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  #24  
Old 01-30-2011, 10:34 AM
ScrubbieLady ScrubbieLady is offline
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I don't know what the law is where I am but I would compare this to walking into someone's home and taking something and then saying it is their fault because they didn't lock their door.

I have a wireless router. Security is set up on it but even if it wasn't, I would consider it stealing if someone accessed a service I am paying for whether I am using it at that time or not.
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  #25  
Old 01-30-2011, 10:52 AM
SKB Female SKB is offline
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You cannot compare that which is intangible with something that you can see and touch. A wireless signal is floating in the atmosphere. Secure your network, otherwise, quit complaining when someone uses it.

As for me, I contacted my local law enforcement agency and they gave me their position on the subject.
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  #26  
Old 01-30-2011, 11:40 AM
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Quote:
Originally Posted by SKB View Post
You cannot compare that which is intangible with something that you can see and touch. A wireless signal is floating in the atmosphere. Secure your network, otherwise, quit complaining when someone uses it.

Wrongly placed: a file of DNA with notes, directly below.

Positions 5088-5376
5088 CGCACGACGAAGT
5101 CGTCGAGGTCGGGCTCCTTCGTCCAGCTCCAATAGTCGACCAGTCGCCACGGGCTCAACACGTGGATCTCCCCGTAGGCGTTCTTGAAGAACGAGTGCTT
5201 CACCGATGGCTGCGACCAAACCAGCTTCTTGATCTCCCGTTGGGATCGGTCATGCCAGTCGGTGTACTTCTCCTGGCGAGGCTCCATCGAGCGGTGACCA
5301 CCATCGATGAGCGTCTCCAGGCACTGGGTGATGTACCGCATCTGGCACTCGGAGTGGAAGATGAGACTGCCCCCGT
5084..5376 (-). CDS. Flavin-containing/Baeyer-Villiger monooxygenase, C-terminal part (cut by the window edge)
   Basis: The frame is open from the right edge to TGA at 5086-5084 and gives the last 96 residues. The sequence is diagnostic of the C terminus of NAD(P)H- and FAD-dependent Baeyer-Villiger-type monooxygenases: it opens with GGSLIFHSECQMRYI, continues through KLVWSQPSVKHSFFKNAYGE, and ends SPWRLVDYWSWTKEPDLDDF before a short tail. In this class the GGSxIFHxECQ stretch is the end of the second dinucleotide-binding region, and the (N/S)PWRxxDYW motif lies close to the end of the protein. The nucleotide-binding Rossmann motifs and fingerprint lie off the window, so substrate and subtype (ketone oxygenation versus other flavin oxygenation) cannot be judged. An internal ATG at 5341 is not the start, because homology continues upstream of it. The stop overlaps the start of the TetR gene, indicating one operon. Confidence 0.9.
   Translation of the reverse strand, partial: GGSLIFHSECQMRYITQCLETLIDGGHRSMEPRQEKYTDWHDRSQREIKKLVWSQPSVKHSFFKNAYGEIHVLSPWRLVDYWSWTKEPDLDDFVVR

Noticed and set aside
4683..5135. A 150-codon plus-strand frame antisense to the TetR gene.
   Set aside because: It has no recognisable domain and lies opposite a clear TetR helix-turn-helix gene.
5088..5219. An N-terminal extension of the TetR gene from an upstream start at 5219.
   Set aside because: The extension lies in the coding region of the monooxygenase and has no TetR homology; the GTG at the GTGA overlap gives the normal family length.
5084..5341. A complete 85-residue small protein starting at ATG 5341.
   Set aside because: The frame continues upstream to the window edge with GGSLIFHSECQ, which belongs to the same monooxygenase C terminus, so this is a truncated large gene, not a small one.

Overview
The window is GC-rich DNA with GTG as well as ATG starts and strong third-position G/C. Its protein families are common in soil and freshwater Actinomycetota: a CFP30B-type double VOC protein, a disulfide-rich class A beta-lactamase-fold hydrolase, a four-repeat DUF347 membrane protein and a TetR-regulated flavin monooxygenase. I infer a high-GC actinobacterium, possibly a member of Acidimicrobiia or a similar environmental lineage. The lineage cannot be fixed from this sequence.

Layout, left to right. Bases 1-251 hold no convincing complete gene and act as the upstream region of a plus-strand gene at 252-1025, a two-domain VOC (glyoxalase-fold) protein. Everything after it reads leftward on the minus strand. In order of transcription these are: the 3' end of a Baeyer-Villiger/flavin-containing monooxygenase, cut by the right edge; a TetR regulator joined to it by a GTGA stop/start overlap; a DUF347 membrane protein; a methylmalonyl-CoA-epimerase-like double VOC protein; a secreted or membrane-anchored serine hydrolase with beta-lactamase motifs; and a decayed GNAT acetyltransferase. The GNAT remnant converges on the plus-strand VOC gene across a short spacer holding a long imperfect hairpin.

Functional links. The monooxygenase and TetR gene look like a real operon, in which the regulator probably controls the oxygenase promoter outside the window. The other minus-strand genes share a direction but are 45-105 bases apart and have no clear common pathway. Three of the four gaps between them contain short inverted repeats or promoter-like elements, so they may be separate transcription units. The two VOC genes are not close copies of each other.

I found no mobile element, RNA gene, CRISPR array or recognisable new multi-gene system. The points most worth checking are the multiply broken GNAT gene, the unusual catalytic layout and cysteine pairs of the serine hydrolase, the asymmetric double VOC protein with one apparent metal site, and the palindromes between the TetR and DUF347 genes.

LMAO!
Okie Dokie!
Does this mean that I can steal a satellite TV or radio signal and not worry about it?
I don't think so!!!!


Quote:
Originally Posted by SKB View Post
As for me, I contacted my local law enforcement agency and they gave me their position on the subject.
Who's your local law enforcement agency and what did they say?

Last edited by DiggingDogFarm; 01-30-2011 at 11:45 AM.
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  #27  
Old 01-30-2011, 12:04 PM
SKB Female SKB is offline
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See post #8 for an answer to the law enforcement question.

If you can haul your TV around and pick up an unsecured satellite signal, go ahead. I don't have a TV, so I don't know anything about satellite access and its availability. The neighbors all have a dish for their TVs.
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  #28  
Old 01-30-2011, 12:23 PM
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Quote:
Originally Posted by SKB View Post
If you can haul your TV around and pick up an unsecured satellite signal, go ahead. .
From the forum rules:
"Discussions of illegal activities are prohibited."



What's the name of the county where you live?
I'd like to get the Sheriff's explanation on why it isn't theft of service when federal and state law clearly states that it is.

This federal statute includes cable internet.....

Federal Statute 47 U.S.C. 553

Unauthorized reception of cable service
(a) Unauthorized interception or receipt or assistance in intercepting or receiving service; "assist in intercepting or receiving" defined